Dangers of laser pointers: misleading and mistaken labelling responsible for severe injuries

In the past few years we’ve seen an increase in injuries coming from laser pointers. They sometimes involve severe retinal damage and irreversible blindness. These injuries usually come from misleading or improperly-classified lasers that are openly available on the market.

This is an urgent matter: more than 7 cases of people under 18 years old who now have to live with permanent reduced vision (read more about these 7 cases), all in the past 4 years only! The dangers of laser pointers are real and the situation is not improving.

If we go back in time, we could see a few red laser pointers that were used in classes, but these were generally safe. However, I still remember the first teacher that brought up a green laser pointer in class for the novelty effect.

These first laser pointers were meant to be used at night for astronomy. The difference between red and green laser is that you can see the beam at night. They weren’t meant to be used by everyone, and the price was quite high.

Now that manufacturers can purchase low-cost laser diodes from dubious origins, we see them overflowing the market.

Source: Wikipedia

How dangerous are laser pointers to human eyes?

If you want to know how dangerous laser pointers can be, take a look at this rave that took place in 2009 near Moscow where at least 12 partygoers were affected by cases of laser blindness because the lasers were mislabelled.

More recently, at least 111 cases were documented of people who got their vision impaired following a laser exposition.

But from these 111 cases, what worried me the most about them was that children were among those affected. We, as a society, need to be informed about the risk from the unrestricted access of these high-performance lasers you can buy on internet.

Lasers, depending on wavelength, power, exposure time, spot size and localization, can make permanent damage to eye and retina, which can lead to blindness. The retina is the part of the eye that is considerably at risk because a laser goes through the transparent crystalline part of the eye and burns the nerve-covered part of the retina.

 

 

This area cannot self-regenerate. Usually, the blink reflex or eye-rolling are protective mechanisms protect the eye against laser less than 1 mW. This class of laser can only cause injuries if the exposure time is longer than 0.25 seconds. This is the typical time it takes for you to blink. However, it’s not only ravers or children that will react this quickly, but most people actually.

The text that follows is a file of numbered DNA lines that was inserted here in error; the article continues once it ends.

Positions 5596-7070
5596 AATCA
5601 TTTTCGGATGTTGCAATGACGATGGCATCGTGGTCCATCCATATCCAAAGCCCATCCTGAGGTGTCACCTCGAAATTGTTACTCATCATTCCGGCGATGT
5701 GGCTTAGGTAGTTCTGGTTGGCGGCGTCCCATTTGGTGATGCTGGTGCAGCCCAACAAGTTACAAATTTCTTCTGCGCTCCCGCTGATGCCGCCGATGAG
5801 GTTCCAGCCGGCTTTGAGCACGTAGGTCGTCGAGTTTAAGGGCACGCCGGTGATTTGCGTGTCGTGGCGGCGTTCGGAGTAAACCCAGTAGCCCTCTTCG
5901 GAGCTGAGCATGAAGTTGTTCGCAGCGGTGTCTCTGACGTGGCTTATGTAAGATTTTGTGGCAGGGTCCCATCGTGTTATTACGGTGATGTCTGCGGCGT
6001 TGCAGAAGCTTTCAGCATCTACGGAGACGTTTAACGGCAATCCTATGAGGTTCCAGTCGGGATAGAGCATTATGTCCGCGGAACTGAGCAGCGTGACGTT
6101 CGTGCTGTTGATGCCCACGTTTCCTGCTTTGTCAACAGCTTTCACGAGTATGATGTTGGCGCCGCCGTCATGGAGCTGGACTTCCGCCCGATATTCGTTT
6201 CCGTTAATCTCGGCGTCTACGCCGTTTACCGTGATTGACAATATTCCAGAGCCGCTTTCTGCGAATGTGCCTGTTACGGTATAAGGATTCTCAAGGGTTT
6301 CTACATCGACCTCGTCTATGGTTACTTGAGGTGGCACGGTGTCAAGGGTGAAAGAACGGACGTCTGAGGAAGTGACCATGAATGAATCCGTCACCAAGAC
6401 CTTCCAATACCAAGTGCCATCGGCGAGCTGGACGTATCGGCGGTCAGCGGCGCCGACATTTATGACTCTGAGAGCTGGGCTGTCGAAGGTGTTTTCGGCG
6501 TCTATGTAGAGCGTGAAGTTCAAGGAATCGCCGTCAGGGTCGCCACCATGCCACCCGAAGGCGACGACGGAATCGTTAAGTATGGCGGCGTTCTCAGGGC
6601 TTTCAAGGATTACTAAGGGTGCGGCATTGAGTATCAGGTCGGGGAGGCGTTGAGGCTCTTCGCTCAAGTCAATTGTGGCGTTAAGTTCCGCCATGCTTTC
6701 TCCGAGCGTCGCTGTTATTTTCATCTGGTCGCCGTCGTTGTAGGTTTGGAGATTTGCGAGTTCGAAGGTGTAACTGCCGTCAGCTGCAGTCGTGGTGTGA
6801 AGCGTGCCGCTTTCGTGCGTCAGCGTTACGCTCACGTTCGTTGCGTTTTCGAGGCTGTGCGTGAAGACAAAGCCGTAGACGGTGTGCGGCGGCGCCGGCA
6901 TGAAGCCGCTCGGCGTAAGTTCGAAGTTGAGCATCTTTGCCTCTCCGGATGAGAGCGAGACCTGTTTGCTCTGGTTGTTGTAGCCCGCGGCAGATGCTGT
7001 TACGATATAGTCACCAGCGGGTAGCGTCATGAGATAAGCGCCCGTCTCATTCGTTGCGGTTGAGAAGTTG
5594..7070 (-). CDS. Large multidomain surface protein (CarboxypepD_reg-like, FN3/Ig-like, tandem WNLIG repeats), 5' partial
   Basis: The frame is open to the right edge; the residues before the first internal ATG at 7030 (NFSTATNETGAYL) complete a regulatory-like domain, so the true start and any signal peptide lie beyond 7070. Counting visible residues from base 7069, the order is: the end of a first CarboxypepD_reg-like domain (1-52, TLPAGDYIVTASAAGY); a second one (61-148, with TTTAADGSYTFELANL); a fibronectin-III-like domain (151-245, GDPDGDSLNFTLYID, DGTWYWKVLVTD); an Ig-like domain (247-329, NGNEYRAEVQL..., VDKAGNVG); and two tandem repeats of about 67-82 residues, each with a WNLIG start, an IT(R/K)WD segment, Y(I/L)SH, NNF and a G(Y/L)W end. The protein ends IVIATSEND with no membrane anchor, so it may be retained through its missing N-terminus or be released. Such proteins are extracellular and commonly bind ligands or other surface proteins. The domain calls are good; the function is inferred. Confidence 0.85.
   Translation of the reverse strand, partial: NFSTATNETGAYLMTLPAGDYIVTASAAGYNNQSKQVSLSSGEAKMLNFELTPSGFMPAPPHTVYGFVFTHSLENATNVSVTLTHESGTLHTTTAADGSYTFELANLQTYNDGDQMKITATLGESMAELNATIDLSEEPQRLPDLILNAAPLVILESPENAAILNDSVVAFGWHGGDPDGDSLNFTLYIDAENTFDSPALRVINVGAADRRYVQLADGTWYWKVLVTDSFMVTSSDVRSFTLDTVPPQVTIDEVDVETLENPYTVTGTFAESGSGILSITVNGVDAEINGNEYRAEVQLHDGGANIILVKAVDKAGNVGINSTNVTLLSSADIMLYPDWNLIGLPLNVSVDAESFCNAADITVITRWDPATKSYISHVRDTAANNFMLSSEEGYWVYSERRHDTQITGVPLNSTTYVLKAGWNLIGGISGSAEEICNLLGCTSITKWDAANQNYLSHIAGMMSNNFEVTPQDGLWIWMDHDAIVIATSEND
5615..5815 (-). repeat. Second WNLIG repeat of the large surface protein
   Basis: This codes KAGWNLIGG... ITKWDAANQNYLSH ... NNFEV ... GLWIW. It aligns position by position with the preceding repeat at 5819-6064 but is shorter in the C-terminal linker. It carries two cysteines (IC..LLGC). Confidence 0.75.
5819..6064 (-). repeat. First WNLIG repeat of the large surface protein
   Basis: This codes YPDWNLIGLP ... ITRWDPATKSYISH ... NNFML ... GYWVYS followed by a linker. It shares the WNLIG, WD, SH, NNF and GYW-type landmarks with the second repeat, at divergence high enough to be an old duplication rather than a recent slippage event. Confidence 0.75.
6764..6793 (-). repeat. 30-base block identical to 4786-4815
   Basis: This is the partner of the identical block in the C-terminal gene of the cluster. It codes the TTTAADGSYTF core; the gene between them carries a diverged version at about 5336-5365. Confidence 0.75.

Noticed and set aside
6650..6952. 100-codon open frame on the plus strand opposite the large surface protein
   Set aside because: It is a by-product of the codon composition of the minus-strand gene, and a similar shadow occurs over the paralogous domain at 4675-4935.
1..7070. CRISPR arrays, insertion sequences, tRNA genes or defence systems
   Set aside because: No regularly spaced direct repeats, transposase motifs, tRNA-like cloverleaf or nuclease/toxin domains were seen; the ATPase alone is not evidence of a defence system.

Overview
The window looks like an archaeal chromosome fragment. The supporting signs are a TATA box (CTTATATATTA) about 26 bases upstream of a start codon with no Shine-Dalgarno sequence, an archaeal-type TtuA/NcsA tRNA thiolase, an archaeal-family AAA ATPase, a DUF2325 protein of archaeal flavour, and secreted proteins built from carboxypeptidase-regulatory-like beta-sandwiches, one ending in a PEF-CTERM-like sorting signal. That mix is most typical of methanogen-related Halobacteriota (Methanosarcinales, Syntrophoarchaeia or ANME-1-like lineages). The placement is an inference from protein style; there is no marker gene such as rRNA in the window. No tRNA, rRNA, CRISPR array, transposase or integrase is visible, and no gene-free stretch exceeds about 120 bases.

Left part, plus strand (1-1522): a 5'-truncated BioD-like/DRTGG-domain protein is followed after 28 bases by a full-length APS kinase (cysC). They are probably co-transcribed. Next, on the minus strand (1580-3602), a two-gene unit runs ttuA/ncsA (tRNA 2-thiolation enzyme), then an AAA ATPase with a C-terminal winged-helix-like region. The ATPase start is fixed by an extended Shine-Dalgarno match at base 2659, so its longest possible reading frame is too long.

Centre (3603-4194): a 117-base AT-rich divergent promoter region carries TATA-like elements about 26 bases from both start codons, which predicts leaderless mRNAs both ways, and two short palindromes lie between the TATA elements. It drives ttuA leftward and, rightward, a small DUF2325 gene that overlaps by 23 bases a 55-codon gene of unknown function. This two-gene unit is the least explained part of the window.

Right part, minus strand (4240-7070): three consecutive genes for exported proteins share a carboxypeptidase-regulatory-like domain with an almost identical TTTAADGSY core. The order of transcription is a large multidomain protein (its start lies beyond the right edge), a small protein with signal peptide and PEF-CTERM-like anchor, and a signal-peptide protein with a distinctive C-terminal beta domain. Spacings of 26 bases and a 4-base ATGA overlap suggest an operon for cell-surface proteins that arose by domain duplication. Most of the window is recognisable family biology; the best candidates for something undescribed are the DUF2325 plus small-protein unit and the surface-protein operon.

The good part is that the pupil is not very big and we can usually avoid it, but it doesn’t mean that it’s still safe.

Even if we regulate and test laser pointers to insure they remain under 1 mW, most devices you can purchase from direct resellers who sell them with the best of their knowledge are mistakenly identified as safe, but they do pose a risk.

These laser pointers are usually battery-powered and are more dangerous in the blue or green wavelengths as the output is never precisely the one specified in their documentation.

To achieve different colors, they use a frequency doubler, which means they do not only emit in the color you see but also in the infrared spectrum. This implies they deliver a much higher power than expected, or even specified. 

Also, the specs provided are determined at a specific temperature. This means it is possible to have different and unexpected results with the same laser when it is used in different conditions, such as outdoors, in hot environments, etc.

The best way to be sure is to measure the output with a Gentec-EO photodiode laser power meter.

And if you look at the sample from the kid’s injury, what we can see is that the average green laser power they were exposed is at least 45 mW. It’s very wrong to let anyone without proper laser safety training manipulate this. All these lasers could be one purchased with specs under 1mW for what I’ve seen and purchased.

Laser pointer power experiment

To satisfy my personal curiosity I purchased a handheld blue laser pointer from a popular website. It was stated that it would emit 400 mW. I got this for 50 dollars and I tested it with the above Pronto-Si: it delivered less than 400 mW but a whopping 323 mW that could engrave any material at its focal point measured of 110 µm measured with a Beamage-3.0. This is even more dangerous than a 1 kW laser: why? Because it’s not locked in a safe room that only training staff can access.

This is not a toy and it’s not locked. Are people aware about the dangers of laser pointers like these?

I’m not even talking of those who wants to wilfully miss use the laser to attack in a crowd or point a plane in flight such as this kid who pointed his pointer to a CF-18. Transport Canada got 600 similar events listed.

To wrap this up, until we can test all the lasers that are available, please do not trust the output specified unless you tested it with a laser power meter.


Charles Dumas
International Sales Director
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